Column ties Toledo water crisis to population growth
In light of the water crisis that took place in the city of Toledo, Ohio, last week, Negative Population Growth has released a new column regarding the precarious state of the Great Lakes.
ALEXANDRIA, VA, Aug. 13, 2014 -- In light of the water crisis that took place in the city of Toledo, Ohio, last week (see "Toledo water resources contaminated by toxic algae in Lake Erie"), Negative Population Growth (NPG), a national nonprofit membership organization, has released a new column regarding the precarious state of the Great Lakes. Titled "Toledo Today, America Tomorrow: The Link between Population Growth and Microcystin," the piece warns Americans not to casually dismiss the serious threat that overpopulation poses to our nation's water supply.
In the online column (found here), NPG Deputy Director Tracy Canada identifies what Microcystin is -- and exactly how it presents a serious concern for millions of Americans. She noted, "Some species of cyanobacteria, known as 'blue-green algae,' produce toxins called Microcystin. Microcystin-LR, found throughout the Great Lakes, is the most toxic form. It can be fatal to pets or livestock and can cause a number of health problems -- including liver damage -- in humans. So this algae problem is quite serious, and it has direct ties to U.S. population size and growth."
"Climate change produces warmer, wetter weather -- which is ideal for blue-green algae to bloom and produce Microcystin. With an increasing population, we see higher consumption, higher pollution and resulting climate change," said Canada. "Phosphorous and nitrogen -- both major components of agricultural and animal waste runoff -- further encourage algae to bloom. With more people to feed, agricultural activity grows to meet the rising demand and to gain from current high world prices, implementing more nitrogen and phosphorous-rich fertilizers. After the heavy rains associated with climate change, you get more runoff going into the water supply."
Canada continued, "Toledo is just the most recent and dramatic example. For years, environmentalists have been calling for the reduction of nitrogen and phosphorous polluting the Great Lakes. Until the laws are changed, problems like the one in Ohio are going to continue." Even with up to 400,000 residents affected by the tap water ban, Toledo isn't the largest city located on the Great Lakes. "Just 60 miles north, the Detroit metro area had a 2010 population of nearly 4.3 million people," said Canada. "The Greater Chicago area off Lake Michigan had almost 9.5 million residents in 2010. Imagine the impact if similar Microcystin situations occur in those areas."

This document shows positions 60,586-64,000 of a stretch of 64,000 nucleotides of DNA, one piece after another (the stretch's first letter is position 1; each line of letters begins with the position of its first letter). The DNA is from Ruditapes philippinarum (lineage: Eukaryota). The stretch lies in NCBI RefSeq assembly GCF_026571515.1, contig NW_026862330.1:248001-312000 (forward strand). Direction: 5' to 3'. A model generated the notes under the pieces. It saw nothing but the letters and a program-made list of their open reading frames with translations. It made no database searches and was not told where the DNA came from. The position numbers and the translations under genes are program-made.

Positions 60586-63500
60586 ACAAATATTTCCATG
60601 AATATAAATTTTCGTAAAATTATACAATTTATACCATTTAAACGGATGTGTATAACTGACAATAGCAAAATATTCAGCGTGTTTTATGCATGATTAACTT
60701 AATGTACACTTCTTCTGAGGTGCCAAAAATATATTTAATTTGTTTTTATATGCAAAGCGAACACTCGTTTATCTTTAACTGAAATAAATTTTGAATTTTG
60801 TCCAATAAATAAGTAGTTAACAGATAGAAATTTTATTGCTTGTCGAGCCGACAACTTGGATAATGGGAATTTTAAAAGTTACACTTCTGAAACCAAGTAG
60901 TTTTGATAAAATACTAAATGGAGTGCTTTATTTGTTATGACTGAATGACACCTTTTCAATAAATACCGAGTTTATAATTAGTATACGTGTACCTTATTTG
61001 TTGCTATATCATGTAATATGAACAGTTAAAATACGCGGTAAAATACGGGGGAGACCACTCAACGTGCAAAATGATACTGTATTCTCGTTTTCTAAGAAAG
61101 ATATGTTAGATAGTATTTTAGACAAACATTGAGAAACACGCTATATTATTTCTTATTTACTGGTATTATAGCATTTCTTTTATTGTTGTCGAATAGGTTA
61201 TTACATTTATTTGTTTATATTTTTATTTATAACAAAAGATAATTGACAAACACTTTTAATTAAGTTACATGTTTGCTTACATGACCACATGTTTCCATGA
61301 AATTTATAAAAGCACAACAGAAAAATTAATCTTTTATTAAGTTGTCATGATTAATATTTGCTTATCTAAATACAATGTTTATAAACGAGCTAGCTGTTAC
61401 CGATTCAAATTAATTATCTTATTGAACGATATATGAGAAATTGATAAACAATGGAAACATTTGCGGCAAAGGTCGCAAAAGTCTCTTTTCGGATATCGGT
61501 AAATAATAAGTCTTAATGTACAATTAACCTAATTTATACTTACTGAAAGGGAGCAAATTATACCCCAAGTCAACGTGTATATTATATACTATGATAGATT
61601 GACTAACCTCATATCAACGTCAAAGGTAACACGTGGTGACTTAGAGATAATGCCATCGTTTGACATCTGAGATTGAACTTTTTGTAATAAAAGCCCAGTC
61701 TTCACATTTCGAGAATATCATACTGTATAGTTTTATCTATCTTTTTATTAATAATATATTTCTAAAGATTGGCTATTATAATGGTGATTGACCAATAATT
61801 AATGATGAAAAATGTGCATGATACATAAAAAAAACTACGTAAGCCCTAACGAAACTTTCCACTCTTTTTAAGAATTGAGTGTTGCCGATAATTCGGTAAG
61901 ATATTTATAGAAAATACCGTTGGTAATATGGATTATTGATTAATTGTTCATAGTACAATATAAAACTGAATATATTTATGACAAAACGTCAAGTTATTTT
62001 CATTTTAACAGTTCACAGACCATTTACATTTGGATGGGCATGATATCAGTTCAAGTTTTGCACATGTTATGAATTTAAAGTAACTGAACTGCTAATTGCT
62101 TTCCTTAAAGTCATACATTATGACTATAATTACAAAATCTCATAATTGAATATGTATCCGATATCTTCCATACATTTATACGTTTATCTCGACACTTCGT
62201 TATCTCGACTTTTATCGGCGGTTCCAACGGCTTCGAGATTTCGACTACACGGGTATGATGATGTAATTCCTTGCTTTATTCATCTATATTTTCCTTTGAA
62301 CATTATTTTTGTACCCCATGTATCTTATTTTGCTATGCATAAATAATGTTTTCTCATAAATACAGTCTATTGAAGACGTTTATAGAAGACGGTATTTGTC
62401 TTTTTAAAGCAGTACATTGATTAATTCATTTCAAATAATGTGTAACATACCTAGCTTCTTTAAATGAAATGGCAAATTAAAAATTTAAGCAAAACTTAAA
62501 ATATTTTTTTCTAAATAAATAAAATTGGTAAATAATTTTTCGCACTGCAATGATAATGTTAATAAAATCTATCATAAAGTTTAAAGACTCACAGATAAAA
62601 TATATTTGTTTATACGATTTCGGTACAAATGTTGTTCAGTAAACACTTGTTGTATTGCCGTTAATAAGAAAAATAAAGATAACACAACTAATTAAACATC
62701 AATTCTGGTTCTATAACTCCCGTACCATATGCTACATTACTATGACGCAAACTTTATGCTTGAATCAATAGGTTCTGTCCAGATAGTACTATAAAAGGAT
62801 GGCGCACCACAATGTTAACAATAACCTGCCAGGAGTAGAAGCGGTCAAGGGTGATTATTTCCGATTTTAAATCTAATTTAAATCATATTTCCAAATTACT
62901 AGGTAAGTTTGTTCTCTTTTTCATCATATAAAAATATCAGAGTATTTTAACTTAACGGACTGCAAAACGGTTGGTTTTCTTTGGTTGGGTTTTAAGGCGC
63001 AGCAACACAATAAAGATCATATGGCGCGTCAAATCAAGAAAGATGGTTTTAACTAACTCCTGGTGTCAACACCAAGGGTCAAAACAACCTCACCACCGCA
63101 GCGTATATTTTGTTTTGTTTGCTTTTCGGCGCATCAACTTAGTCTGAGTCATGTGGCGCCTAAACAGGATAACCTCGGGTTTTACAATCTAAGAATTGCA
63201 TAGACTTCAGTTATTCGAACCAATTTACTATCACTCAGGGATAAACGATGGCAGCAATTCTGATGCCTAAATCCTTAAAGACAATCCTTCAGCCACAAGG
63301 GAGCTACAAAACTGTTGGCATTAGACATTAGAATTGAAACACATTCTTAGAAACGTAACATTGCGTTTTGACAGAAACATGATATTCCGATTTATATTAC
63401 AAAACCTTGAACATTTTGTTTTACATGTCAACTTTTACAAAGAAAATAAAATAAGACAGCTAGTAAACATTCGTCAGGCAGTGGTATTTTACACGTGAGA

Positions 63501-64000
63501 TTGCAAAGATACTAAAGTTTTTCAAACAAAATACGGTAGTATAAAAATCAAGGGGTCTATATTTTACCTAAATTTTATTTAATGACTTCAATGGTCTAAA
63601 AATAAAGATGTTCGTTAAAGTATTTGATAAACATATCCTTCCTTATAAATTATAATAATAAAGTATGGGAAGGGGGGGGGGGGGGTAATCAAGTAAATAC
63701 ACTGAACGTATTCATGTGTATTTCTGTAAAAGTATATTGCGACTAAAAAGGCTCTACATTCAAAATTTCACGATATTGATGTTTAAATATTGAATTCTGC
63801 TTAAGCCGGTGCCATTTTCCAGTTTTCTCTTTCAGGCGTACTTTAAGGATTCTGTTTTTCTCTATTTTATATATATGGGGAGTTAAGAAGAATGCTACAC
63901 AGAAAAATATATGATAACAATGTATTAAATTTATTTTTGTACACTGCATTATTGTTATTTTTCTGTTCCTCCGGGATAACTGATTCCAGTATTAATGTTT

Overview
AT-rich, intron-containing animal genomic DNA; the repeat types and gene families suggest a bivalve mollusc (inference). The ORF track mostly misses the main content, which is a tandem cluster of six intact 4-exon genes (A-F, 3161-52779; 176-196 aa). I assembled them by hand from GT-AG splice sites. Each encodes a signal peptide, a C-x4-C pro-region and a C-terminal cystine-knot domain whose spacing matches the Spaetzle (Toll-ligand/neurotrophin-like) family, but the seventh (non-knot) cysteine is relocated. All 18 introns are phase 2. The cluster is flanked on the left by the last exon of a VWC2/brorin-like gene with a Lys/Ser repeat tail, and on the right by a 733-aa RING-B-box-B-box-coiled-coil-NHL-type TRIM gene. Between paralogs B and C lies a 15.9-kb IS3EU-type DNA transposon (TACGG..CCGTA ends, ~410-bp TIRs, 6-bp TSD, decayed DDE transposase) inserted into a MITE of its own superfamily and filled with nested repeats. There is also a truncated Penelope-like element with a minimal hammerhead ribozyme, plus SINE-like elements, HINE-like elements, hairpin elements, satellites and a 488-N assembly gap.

Canada added, "The experts have determined that Toledo's Microcystin levels have returned to normal … for now. Yet the root of this problem -- our nation’s population growth -- has been ignored throughout all of the debate. The Great Lakes are the largest system of fresh surface water on earth, and they provide 84 percent of North America's supply. 40 million people rely on them as a source of drinking water. If we continue on our present course, these lakes could become irreversibly contaminated."
Founded in 1972, NPG is a national nonprofit membership organization dedicated to educating the American public and political leaders regarding the damaging effects of population growth. We believe that our nation is already vastly overpopulated in terms of the long-range carrying capacity of its resources and environment. NPG advocates the adoption of its Proposed National Population Policy, with the goal of eventually stabilizing U.S. population at a sustainable level -- far lower than today's. For more information, visit http://www.NPG.org.